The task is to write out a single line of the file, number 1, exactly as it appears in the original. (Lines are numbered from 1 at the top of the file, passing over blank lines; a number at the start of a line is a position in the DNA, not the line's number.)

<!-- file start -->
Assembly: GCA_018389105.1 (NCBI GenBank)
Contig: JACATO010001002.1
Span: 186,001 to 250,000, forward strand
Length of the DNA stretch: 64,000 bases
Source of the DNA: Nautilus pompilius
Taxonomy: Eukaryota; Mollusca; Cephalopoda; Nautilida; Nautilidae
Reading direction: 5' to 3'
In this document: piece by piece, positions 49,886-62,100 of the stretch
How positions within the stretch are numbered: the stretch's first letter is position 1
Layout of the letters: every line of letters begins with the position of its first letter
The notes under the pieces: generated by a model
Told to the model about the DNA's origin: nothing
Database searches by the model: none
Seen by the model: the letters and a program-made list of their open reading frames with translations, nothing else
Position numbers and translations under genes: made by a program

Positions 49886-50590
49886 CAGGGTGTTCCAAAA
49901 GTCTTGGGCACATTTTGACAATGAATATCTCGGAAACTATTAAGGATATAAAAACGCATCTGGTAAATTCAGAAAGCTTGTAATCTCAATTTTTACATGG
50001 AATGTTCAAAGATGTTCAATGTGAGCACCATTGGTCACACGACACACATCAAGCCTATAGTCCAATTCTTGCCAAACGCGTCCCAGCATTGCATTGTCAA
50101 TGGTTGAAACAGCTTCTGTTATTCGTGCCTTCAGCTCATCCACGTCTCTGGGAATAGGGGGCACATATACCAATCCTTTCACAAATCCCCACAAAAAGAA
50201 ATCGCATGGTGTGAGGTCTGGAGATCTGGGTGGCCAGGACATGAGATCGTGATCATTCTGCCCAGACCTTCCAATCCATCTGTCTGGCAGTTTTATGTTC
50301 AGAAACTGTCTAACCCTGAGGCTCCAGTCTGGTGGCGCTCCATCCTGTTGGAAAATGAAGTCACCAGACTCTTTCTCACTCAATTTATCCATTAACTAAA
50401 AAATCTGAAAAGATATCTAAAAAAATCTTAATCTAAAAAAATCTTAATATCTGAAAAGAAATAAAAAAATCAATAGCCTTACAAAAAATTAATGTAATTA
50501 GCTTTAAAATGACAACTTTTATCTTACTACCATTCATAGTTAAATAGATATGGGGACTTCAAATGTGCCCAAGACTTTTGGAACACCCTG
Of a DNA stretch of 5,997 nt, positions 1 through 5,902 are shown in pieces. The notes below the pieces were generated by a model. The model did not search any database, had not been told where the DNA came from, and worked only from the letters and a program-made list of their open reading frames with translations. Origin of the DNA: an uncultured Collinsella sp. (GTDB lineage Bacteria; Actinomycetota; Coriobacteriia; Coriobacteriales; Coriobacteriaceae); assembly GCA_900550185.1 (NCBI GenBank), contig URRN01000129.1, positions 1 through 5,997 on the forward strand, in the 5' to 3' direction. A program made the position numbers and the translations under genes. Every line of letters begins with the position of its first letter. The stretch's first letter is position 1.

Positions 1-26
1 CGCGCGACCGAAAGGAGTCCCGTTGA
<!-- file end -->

Assembly: GCA_018389105.1 (NCBI GenBank)